A Comparison of the Effectiveness of Two Different ACT Intervention Preparation Programs on At-Risk High School Students' Performance on the ACT Assessment

Document Type


Degree Name

Doctor of Education (Ed.D)


Curriculum and Instruction

Date of Award

Spring 2019


The purpose of this comparative study was to determine the effectiveness of 2 ACT intervention preparation programs. One was a face-to-face ACT intervention preparation program and the 2nd was a computer-based ACT intervention preparation program. Both of these intervention programs were used with at-risk high school juniors and seniors in a large suburban school district in South Louisiana during the 2014–2015 school year. The sample consisted of 74 students who had previous pretest ACT Plan scores and took the posttest ACT assessment in 2015. The postscores were the ACT composite assessment scores taken by students in their junior or senior year. A mixed ANOVA and Welch's t-test were used for the group's composite scores and the Welch's t-test and Man-Whitney U were used on the individual content scores of English, reading, math, and science on the ACT Plan and ACT to determine which ACT intervention preparation program course better helped students with their ACT scores.vResults of the study indicated that students improved their posttest ACT assessment scores from their pretest ACT Plan assessment scores regardless of which intervention preparation program course (face-to-face or computer-based) they completed. However, the students who were enrolled in the face-to-face intervention preparation program courses had better scores on the posttest ACT assessment scores than those who completed the computer-based intervention preparation program courses. Even though there were differences in the amount of improvement in students' composite assessment scores (i.e., the change of score) between students receiving face-to-face training and students who received computer-based training, these differences were not statistically significant. Additionally, there were no statistically significant differences in the amount of improvement between the 2 ACT intervention preparations program for 3 of the 4 subjects tested (math, reading, and English). However, the science scores were significantly different, showing that students who had the face-to-face intervention preparation program experienced far more growth in this subject. Furthermore, students who were enrolled in the face-to-face intervention preparation program did see greater relative improvements in their composite and English scores. Thus, the results show that school districts need to provide prepared teachers rather than computer-based programs to help students, as it is the teacher who makes the difference when using these intervention preparation programs, as those who had the face-to-face intervention preparation program did better.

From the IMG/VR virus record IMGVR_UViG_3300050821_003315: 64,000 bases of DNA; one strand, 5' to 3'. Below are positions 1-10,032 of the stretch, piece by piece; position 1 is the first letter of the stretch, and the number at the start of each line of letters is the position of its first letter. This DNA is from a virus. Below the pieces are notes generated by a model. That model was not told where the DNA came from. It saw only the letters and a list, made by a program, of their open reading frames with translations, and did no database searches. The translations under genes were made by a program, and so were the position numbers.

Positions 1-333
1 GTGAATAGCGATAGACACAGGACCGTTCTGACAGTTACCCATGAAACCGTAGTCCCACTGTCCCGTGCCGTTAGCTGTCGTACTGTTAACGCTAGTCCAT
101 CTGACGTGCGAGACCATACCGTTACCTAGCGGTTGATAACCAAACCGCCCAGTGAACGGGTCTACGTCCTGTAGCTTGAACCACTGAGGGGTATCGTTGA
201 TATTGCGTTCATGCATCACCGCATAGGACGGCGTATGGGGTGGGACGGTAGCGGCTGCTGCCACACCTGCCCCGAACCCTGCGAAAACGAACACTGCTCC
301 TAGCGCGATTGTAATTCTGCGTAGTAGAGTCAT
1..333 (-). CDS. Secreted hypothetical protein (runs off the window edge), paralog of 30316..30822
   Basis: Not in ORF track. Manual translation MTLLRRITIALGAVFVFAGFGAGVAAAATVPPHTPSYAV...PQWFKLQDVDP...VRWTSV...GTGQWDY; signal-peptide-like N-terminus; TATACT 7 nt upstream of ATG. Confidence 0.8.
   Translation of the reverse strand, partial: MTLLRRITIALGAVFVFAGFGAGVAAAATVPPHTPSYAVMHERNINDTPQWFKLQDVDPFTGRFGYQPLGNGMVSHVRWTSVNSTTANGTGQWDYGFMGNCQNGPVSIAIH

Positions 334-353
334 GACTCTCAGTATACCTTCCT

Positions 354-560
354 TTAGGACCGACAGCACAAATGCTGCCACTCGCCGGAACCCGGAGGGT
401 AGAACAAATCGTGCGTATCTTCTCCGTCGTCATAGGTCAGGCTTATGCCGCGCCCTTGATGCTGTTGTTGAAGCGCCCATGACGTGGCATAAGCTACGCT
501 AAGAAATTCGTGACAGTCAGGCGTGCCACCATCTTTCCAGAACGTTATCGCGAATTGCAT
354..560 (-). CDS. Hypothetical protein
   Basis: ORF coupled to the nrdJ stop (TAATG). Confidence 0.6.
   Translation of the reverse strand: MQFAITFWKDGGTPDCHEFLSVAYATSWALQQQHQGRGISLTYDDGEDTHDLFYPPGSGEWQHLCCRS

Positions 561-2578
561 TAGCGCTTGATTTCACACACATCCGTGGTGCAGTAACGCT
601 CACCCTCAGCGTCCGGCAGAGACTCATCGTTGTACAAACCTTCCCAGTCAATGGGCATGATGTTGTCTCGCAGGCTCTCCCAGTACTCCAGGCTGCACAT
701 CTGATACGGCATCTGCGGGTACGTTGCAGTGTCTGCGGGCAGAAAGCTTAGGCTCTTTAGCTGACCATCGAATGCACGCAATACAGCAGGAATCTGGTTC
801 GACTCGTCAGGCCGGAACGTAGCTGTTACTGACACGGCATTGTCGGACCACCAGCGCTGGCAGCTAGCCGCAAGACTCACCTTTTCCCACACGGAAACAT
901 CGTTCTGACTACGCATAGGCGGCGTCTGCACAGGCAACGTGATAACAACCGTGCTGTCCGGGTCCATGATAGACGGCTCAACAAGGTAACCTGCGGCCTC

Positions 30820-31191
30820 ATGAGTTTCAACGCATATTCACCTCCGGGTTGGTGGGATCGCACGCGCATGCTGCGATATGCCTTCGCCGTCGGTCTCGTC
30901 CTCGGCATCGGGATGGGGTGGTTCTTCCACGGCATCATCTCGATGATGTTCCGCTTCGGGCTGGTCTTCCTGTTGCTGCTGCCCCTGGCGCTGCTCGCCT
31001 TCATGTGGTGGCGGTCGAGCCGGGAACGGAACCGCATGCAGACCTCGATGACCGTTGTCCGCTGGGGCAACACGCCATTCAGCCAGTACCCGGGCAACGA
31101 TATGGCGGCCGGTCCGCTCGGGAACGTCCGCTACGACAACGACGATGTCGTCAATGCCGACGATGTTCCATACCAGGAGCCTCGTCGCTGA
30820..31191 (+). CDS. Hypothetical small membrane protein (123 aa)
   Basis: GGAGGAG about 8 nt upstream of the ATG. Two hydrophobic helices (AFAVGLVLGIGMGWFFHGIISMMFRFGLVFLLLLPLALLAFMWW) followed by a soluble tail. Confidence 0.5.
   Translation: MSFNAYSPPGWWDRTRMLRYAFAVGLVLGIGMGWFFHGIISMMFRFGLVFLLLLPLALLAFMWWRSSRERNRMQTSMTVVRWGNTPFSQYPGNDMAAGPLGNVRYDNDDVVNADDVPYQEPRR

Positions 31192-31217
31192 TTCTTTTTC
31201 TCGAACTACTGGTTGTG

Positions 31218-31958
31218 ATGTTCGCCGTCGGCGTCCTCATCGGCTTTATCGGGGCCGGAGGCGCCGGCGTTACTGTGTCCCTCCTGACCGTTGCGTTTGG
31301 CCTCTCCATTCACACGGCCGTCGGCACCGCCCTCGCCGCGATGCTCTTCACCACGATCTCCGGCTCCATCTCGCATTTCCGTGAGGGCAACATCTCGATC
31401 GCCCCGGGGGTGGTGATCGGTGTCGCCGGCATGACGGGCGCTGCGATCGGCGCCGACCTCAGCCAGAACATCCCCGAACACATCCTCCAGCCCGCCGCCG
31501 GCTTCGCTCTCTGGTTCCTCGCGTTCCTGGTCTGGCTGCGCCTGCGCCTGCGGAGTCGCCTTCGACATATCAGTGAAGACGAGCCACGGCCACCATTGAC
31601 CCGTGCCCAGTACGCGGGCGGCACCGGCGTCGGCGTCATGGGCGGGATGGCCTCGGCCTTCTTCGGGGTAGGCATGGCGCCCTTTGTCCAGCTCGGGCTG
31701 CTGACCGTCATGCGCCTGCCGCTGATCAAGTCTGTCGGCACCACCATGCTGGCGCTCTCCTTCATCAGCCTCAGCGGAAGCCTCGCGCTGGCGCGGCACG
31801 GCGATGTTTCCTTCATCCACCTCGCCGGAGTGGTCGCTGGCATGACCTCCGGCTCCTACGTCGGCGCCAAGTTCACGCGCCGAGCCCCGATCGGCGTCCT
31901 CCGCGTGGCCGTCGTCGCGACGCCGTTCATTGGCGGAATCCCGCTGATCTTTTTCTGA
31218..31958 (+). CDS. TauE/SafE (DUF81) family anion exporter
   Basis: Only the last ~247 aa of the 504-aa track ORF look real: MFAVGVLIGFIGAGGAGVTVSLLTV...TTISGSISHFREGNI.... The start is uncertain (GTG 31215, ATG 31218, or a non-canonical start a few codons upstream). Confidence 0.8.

Susan Szabo

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